Stuckey's - Old Fort, NC

The highway oasis - where you can get gas, stretch your legs, grab a bite to eat - and if you're on a long road trip, pick up a few souvenirs for the grandkids or grandparents.  Today, they are a dime a dozen, with one bigger than the rest and each chain expanding as quickly as possible.   A little more or less than a half-century ago, the place to stop was Stuckey's.

The familiar Stuckey's blue-sloping roof.

Stuckey's was a staple of road trips in the South.  Famous for their pecan logs, candy, souvenirs, and clean restrooms, Stuckey's grew to 368 locations.  The well-known blue-sloped roofs were spotted in over 30 states, and their yellow and red logo - found on countless billboards along the highway.

Stuckey's began in 1937 as a pecan stand in the Central Georgia town of Eastman.  Over time, the store grew - adding more items like candy, a restaurant, and gas pumps.  Stuckey's does not only add services but also locations as it spreads throughout Georgia, into Florida, and later the entire South.

After reaching its peak in the early 1970s, ownership of the brand changed hands.  Overlooked and forgotten by their new owners, many stores closed, and those that remained were a shadow of themselves.  In 1987, Billy Stuckey, son of founder WS Stuckey, acquired the company and brand from Illinois Central Industries.  Stuckey would soon begin a store-within-a-store concept, known as Stuckey's Express, that would satisfy the tastebuds of many travelers longing for their famous pecan log or praline cookies.

Stuckey's Old Fort, North Carolina

Currently, 13 original Stuckey locations are operating in the US.  Two of them are here in North Carolina.  One is along Interstate 95, and the other is off Interstate 40 in Old Fort.  

The Old Fort Stuckey's has a dozen Tesla Electric Vehicle charging stations. 

The Old Fort location is a crossroads of the Stuckey's of yesterday and today.  It has the classic blue sloped roof - instantly recognizable the moment you exit the highway.  But it is also home to a dozen Tesla EV chargers.  Shelves are stocked with well-packaged Stuckey's branded candies, pecan logs, and more.  But along the back wall are trinkets and gifts that seem to come from another era.  The Dairy Queen that shares a home is updated - while overlooked Christmas and Halloween decorations are for sale nearby.

Some of the sovenirs found at the Old Fort Stuckey's.  Many of these items seemed dated and in the case of the ceramic North Caroina Kitchen Prayer - most likely have been sitting on the shelves for a long time.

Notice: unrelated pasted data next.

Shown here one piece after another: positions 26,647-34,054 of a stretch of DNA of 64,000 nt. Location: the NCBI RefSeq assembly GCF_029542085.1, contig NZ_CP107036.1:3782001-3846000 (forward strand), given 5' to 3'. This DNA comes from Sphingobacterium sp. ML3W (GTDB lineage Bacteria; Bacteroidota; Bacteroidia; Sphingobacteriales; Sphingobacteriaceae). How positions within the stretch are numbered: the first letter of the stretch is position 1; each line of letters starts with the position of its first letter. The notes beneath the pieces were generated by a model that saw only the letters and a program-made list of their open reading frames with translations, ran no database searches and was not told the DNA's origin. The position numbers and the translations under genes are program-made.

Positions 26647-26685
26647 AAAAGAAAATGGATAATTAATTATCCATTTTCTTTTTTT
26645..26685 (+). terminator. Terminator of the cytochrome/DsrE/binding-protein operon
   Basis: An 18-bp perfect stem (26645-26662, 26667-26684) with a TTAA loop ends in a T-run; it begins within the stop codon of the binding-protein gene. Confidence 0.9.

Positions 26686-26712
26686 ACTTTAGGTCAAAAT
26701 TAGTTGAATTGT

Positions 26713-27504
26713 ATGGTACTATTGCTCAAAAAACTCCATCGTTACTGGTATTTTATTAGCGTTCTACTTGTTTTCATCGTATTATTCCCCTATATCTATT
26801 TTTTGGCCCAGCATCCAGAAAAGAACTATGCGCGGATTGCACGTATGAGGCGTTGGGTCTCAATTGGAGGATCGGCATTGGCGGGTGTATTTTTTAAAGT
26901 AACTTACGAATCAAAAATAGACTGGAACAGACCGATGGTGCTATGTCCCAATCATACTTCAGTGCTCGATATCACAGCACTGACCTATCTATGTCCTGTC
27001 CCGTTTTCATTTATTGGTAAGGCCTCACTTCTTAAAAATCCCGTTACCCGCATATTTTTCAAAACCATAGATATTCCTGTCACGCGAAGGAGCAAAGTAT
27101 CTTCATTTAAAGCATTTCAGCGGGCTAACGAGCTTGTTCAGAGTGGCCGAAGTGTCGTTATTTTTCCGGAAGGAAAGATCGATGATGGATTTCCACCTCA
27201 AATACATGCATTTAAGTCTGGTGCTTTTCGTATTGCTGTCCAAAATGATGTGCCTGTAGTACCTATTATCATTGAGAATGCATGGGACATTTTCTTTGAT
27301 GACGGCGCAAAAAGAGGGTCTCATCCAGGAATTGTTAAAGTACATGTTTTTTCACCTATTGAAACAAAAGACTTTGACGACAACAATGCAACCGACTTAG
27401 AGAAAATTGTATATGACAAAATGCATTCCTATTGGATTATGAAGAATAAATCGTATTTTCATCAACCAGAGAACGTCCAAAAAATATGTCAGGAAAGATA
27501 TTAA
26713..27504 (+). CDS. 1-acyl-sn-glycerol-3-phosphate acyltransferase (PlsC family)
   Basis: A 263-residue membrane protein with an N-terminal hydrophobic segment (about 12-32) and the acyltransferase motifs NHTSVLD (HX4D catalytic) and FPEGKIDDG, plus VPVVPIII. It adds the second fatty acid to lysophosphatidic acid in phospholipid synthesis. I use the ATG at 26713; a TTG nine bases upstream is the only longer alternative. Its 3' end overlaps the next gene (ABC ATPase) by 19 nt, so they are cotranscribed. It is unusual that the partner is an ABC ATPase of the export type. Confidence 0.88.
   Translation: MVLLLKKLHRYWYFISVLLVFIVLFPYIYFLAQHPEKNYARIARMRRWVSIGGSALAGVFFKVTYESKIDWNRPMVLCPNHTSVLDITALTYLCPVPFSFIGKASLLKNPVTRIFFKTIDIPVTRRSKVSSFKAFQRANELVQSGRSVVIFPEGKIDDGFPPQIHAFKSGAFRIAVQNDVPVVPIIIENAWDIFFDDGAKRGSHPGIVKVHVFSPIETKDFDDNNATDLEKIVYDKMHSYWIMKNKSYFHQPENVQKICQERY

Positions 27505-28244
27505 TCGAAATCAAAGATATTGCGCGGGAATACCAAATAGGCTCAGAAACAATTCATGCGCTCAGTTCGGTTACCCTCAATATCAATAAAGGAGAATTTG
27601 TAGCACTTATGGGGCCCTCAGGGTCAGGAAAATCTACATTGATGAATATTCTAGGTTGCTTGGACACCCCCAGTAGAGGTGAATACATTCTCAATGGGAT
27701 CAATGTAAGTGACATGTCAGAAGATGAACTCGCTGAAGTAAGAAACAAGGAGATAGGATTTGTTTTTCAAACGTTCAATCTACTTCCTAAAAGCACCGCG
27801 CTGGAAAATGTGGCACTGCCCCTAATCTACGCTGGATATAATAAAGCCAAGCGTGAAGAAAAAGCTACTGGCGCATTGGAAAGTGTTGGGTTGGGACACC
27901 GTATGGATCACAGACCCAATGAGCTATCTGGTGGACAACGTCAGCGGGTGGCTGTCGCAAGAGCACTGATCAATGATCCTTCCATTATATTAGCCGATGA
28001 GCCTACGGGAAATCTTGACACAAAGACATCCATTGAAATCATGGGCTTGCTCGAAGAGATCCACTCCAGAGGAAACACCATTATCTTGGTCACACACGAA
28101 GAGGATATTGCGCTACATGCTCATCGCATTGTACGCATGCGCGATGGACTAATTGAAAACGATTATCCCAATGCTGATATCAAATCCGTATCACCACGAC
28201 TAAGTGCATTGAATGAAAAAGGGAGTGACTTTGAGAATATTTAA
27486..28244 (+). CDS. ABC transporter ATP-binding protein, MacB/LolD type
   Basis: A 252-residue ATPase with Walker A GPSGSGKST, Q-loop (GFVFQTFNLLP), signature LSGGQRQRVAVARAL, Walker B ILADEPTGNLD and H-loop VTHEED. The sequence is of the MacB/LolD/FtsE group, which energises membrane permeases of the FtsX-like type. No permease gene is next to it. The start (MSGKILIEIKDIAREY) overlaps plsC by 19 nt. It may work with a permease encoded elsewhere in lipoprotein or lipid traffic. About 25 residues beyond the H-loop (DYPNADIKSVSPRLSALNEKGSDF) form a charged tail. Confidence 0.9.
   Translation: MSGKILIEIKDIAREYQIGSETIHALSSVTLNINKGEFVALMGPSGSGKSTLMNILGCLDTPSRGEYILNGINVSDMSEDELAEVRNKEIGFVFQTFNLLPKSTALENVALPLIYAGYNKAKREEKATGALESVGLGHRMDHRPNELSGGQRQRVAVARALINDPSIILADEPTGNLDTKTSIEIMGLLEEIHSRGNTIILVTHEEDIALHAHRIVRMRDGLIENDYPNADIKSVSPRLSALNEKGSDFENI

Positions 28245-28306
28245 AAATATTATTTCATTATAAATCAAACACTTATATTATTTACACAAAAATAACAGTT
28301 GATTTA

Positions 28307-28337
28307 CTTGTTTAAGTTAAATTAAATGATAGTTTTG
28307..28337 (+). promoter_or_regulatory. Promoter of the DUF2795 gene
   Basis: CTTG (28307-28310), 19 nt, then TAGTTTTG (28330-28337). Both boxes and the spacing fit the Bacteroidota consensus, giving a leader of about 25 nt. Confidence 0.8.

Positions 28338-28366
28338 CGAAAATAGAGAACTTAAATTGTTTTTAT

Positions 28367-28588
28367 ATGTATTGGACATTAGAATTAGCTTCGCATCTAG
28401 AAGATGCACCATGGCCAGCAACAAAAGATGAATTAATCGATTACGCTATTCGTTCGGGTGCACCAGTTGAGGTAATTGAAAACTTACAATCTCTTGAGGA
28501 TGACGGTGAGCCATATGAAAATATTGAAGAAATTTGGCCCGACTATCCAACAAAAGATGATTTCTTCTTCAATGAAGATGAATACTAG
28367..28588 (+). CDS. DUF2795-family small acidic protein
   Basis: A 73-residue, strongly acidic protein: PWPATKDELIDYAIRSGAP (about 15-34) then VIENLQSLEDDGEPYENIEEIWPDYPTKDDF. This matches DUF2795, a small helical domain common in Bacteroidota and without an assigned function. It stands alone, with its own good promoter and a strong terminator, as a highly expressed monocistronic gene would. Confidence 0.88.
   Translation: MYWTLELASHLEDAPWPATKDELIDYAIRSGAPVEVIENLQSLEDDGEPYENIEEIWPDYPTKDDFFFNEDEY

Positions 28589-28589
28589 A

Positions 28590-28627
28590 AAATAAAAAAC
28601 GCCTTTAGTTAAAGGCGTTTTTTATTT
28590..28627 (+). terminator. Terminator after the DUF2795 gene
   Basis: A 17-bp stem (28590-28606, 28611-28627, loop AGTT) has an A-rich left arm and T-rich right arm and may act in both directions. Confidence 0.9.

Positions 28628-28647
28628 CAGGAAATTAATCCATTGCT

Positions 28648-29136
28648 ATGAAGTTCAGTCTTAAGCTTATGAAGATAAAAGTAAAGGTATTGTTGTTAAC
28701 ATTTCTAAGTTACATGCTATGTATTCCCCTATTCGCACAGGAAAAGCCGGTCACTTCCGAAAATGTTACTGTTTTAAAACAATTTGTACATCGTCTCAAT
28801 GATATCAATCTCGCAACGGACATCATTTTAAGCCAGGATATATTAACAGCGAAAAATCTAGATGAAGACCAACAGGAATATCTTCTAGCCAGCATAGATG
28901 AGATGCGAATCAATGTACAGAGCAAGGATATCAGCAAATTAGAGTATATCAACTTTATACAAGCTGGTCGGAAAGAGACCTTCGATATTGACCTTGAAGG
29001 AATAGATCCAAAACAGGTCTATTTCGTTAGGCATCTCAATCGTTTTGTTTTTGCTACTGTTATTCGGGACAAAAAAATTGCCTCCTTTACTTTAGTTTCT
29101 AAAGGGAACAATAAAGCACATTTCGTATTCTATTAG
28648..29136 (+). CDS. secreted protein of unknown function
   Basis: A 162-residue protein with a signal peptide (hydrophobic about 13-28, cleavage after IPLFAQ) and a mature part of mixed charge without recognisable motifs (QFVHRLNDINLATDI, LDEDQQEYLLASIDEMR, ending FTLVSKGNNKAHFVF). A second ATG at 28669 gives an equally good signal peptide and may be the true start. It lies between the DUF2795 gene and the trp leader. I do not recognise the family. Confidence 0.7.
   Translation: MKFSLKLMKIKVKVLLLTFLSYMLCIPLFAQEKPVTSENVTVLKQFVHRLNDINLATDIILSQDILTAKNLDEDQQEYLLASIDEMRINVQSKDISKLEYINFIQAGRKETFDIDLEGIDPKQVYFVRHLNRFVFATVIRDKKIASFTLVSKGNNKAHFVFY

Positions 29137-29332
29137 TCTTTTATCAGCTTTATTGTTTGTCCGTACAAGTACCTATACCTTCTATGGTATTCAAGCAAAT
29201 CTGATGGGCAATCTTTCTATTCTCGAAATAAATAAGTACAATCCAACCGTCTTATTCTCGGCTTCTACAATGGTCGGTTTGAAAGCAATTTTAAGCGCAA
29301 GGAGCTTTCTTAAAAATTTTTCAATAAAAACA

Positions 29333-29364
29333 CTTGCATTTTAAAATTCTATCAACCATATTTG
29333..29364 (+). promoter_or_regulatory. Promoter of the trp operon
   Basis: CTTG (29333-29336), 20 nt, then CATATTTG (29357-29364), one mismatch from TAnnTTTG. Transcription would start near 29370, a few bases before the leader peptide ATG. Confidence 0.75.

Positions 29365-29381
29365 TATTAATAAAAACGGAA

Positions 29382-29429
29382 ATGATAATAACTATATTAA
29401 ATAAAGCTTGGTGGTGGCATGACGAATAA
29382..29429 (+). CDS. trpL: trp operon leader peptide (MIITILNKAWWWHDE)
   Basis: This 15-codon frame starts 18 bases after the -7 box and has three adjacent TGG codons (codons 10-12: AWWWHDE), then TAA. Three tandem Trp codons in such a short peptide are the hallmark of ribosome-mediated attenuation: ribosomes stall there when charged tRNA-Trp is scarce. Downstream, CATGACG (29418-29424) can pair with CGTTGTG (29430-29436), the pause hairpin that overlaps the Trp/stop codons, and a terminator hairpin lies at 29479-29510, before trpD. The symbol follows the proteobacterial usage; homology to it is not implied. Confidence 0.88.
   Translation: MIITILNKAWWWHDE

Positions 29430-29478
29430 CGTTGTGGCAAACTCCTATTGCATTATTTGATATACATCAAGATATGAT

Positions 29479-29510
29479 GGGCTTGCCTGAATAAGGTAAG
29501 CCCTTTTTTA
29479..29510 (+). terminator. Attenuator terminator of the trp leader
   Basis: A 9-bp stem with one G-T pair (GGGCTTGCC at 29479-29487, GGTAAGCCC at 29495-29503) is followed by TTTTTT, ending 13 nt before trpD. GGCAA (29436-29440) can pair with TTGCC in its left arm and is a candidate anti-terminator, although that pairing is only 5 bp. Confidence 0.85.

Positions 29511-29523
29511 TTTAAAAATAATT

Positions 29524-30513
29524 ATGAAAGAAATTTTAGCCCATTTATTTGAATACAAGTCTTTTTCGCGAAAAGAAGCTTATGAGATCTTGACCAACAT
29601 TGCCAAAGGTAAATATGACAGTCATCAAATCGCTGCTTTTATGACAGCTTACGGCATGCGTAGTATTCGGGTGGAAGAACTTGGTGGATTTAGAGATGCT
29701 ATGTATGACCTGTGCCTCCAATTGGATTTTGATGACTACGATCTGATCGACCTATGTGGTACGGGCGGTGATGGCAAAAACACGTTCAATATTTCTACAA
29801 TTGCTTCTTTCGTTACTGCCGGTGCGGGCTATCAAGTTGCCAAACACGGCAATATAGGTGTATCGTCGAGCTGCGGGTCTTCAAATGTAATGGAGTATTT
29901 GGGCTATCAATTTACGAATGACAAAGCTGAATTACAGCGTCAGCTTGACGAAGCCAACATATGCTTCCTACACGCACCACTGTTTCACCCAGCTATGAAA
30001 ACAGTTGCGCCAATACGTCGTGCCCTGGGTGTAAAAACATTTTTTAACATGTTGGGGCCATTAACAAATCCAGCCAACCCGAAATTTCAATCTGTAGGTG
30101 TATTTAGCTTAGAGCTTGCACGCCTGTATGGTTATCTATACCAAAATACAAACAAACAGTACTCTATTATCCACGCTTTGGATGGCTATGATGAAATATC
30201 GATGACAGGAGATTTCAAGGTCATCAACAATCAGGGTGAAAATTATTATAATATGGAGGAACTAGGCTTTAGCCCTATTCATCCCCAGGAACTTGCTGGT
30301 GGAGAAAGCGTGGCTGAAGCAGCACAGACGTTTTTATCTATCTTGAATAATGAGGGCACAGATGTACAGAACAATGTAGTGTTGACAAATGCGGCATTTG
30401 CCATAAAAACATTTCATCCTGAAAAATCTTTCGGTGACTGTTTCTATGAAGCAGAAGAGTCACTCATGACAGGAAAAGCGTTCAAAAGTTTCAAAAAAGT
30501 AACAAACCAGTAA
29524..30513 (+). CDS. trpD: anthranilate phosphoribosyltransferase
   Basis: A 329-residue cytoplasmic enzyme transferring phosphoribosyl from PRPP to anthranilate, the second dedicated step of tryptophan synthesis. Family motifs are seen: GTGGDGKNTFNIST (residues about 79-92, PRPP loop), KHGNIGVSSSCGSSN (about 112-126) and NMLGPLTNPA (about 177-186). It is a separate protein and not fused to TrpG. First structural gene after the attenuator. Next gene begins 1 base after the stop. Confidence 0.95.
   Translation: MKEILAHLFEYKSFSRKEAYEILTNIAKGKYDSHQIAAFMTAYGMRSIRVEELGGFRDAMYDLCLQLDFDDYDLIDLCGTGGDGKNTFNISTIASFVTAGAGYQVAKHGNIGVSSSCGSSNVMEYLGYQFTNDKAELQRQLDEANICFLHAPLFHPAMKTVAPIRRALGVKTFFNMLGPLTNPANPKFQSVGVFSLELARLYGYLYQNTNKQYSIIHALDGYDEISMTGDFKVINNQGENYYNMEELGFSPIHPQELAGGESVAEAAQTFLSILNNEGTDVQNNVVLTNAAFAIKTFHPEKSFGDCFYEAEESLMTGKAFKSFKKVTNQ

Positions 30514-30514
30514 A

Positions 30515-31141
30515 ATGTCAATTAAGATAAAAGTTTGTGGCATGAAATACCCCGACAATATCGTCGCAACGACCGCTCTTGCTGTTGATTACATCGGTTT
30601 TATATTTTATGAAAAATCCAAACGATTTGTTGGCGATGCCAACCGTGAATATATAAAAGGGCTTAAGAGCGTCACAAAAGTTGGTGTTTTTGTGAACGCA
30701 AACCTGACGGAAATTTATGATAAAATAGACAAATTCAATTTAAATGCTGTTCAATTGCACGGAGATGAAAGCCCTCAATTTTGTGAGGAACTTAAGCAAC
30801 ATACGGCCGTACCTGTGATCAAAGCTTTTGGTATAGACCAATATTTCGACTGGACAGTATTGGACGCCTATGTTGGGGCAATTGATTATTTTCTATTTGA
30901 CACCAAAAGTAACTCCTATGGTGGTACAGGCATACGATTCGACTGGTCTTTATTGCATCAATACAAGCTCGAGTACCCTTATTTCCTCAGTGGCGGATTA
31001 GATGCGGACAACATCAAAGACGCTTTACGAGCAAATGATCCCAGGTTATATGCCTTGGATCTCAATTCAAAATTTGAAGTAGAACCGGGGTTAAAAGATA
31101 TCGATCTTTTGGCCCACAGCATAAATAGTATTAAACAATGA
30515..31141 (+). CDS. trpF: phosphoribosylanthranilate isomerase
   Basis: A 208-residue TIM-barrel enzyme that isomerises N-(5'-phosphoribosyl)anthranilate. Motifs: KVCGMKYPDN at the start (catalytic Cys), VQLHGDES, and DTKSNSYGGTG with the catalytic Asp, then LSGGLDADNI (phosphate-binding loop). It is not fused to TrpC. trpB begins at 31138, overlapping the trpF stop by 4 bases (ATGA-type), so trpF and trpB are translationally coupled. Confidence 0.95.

It is quiet and not busy, almost forgotten - but a glimpse of its past glory of a popular highway stop still thrives. A young boy and his grandparents enjoy some ice cream outside - the next stop is home to his parents in Raleigh, but one more lasting memory from his big trip.

Today, Stuckey's is owned by Billy Stuckey's daughter, Stephanie Stuckey.  She purchased the company and took over as CEO in 2019.  Under her leadership, Stuckey's acquired pecan shelling and candy manufacturing plants.  These acquisitions have allowed the company to make its own candy again vs. outsourcing.

Stuckey's branded candy is part of the successful revival of the brand.  Stuckey's now makes and packages their own candy and can be found online and in retailers as varied as your local hardware store or convenience store.

Stephanie Stuckey has also launched several marketing and branding campaigns, including an online store, growing the store-within-a-store concept to over 200 locations, and also expanding the franchise base to 68 stores - including the remaining original 13.  She may also be the company's best brand ambassador.  Stuckey travels cross-country promoting stores and the brand on Facebook and other social media feeds.

A trip to Stuckey's isn't complete without a purchase of their famous Original Pecan Log Roll.

Stuckey's was one of the original 'Travel Centers' - growing in an age when American's fell in love with the road trip.  As our collective taste's changed, Stuckey's struggled and nearly went extinct.  It is now carving out a niche that may see the name - and their pecan logs - last for generations to come.

All photos taken by post author - July 2022 and June 2023.

Sources & Links:

How To Get There:


Popular Posts